A year-old dream of merging 2 of the most powerful wireless service providers came to a step closer to being a reality as the Chairman of the Federal Communications Commission (FCC) gave the nod to support this revolutionary $26.5 billion merger. But, the digital rights groups standing against the merging contract are certainly not on the cloud nine.
Phillip Berenbroick, a senior policy counsel at the Public Knowledge, stated that since last year when the proposal happened it was clear that it would undoubtedly harm the consumers and reduce competition and scope of innovation among organisations.
The campaigning group and the Free Press were quite oblivious by the list commitments T-Mobile and Sprint had to offer which, however, were gratifying enough to help FCC Chairman Ajit Pai to vouch for the merger.
The most eye-catching commitments some of which may also become imperative conditions of FCC’s approval are-
- A covenant to develop a 5G wireless network which reaches 99% of the Americans within 6 years of closing the deal.
- A promise to not raise the basic pricing for three years.
- An agreement to sell Sprint’s prepaid phone brand, Boost.
Free Press general counsel Matt Wood stated that none of those apparent benefits would neutralize this merger’s threats. Further commenting on the commitment of reaching every American through a 5G service he stated that both the companies were already building a 5G network apart from the deal. Wood emphasized the point that the only digital divide FCC should focus on is about the affordability.
Further discussions were held to which Matt Wood and Philip Berenbroick gave answers to the best of their beliefs and arguments. They are quoted as follows-
- What about the halt in the price upsurge?
Matt says that the 3 year stagnation of prices is useless in a market where the prices fall continuously and would tend to fall further if the deal stands cancelled.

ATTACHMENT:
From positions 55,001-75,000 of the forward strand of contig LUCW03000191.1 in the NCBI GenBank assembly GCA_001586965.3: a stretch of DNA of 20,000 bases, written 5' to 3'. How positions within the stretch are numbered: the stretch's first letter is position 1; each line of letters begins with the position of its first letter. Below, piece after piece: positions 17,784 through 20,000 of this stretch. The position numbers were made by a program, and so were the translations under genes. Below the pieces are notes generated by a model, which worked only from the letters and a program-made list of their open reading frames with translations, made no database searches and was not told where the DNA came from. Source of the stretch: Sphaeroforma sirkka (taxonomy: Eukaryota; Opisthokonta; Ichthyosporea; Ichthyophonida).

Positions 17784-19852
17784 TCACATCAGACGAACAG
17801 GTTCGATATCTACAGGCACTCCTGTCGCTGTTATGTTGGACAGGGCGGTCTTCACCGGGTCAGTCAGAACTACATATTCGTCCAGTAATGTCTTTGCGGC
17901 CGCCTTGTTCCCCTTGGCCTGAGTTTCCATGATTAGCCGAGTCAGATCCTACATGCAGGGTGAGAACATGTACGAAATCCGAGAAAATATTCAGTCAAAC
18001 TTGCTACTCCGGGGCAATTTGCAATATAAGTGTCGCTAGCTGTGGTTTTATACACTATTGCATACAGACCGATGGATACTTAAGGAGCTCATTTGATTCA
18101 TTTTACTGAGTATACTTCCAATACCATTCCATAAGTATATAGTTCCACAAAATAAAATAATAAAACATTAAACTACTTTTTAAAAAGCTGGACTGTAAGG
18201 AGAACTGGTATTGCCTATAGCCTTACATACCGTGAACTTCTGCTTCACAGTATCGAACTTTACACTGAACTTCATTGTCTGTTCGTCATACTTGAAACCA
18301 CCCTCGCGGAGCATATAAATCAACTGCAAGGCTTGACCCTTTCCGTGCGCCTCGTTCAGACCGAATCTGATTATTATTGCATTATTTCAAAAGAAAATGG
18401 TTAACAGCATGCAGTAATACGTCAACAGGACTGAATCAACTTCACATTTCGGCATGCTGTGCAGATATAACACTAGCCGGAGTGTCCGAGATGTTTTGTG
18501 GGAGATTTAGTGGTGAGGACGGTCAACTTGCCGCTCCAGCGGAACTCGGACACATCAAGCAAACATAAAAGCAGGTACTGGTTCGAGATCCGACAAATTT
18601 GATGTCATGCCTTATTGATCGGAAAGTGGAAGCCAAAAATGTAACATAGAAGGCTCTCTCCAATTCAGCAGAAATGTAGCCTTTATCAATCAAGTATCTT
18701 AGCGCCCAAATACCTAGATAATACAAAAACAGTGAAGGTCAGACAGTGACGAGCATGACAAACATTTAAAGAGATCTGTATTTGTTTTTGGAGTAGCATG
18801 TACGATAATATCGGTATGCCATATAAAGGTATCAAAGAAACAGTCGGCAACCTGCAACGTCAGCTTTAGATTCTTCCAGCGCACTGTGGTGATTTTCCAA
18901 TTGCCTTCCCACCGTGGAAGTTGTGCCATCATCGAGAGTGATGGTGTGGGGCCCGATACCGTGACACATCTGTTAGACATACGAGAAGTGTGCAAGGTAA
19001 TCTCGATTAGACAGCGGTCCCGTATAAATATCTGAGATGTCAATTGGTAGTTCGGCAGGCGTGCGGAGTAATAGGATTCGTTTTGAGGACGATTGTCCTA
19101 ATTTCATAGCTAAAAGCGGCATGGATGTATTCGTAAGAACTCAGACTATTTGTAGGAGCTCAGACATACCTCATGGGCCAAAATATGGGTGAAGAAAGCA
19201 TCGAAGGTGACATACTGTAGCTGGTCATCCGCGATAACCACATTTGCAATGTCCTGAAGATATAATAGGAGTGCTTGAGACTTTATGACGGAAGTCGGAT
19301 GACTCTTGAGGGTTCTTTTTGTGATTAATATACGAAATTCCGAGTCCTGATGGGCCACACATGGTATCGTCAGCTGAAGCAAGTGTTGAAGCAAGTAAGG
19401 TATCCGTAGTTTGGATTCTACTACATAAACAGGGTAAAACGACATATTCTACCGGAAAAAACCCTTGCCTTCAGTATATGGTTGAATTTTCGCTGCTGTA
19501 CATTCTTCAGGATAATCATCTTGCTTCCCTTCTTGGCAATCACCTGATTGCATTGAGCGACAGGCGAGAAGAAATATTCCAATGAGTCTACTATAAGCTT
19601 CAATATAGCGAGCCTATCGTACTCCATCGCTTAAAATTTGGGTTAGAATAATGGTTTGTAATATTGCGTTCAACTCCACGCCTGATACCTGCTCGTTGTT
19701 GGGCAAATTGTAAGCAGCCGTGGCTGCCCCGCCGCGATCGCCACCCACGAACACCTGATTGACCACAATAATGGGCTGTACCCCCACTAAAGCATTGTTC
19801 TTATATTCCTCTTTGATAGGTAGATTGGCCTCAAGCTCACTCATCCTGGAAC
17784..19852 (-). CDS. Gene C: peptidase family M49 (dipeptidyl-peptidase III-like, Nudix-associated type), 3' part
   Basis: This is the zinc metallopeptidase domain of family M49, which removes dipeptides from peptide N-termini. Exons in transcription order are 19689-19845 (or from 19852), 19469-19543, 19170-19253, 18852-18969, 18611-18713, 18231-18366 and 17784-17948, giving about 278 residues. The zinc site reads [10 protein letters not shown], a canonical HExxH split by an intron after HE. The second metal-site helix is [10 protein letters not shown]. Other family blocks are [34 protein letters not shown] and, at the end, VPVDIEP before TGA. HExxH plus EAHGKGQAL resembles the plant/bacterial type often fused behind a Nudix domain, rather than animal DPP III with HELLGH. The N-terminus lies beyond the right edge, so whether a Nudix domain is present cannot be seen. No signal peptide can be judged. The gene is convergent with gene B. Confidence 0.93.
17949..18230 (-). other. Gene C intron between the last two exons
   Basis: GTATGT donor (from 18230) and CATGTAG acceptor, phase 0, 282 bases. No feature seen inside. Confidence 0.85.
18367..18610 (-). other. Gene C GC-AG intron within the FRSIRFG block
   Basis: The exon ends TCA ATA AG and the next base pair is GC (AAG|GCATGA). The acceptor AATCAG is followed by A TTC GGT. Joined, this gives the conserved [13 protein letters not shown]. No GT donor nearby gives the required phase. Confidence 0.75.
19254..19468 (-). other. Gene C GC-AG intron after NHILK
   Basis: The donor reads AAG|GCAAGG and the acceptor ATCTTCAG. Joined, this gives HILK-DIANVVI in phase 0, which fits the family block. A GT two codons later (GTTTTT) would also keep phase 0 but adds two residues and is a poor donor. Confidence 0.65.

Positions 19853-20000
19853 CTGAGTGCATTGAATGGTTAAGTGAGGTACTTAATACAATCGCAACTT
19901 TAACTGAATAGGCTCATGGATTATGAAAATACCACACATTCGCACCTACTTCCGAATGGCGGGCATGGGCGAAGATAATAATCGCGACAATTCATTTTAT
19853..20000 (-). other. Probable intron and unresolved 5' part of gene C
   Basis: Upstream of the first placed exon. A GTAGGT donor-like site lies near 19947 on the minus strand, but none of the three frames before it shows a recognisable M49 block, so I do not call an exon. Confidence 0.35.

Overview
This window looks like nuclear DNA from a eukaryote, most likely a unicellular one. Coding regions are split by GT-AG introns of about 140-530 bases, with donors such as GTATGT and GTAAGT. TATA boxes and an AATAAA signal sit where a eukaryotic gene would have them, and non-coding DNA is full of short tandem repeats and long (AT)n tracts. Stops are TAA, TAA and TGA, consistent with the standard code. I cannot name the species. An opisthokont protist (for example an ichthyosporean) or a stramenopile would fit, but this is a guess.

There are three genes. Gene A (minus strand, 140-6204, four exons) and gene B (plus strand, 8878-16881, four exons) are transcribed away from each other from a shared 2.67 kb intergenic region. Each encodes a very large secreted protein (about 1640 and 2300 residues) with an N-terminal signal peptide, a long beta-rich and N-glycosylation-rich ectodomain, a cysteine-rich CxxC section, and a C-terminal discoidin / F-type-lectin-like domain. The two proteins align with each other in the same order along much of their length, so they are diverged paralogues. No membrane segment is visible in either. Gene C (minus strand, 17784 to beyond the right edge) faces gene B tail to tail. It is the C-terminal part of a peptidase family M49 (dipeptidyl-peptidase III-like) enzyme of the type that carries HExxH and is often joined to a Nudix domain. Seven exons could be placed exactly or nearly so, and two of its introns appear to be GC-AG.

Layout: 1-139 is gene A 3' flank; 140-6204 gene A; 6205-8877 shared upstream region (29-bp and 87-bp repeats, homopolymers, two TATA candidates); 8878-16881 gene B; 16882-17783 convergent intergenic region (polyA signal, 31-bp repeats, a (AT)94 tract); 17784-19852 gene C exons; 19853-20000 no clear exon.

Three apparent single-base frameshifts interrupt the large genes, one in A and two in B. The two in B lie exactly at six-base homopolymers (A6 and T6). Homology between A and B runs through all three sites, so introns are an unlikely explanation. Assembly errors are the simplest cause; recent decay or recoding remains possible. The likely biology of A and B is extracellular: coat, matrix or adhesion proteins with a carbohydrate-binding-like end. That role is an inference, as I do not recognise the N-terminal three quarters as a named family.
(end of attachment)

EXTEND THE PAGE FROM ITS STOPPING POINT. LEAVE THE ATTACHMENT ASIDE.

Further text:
Wood strongly states that keeping intact the competition among the 4 major carriers will have a dynamic impact on effective pricing.
- What about the assurance of selling off Boost?
Berenbroick stated that the dealing off Boost is not in the benefit or favour of the prepaid customers. Further, he claimed that Boost was just another name for a service which used sprint’s network in the back-end.
Thus, the opposers of the deal remain persuaded that the deal will extravagantly affect the poor consumers who live on these prepaid phone plans.
Chairman Pai’s blessings along with the support of the Republican Commissioner Brendan Carr would likely be in favour of the FCC approving the transaction with a 3-2 vote ratio.
Being cynical about the deal, the Antitrust Authorities at the Department of Justice is reviewing the deal along with many state attorneys general. Relying on the DoJ and the state attorneys, Wood still hopes that the state attorneys general will help stop this merger. He believes that if the deal wouldn’t stop it would be a slap on the face of these ‘antitrust laws’.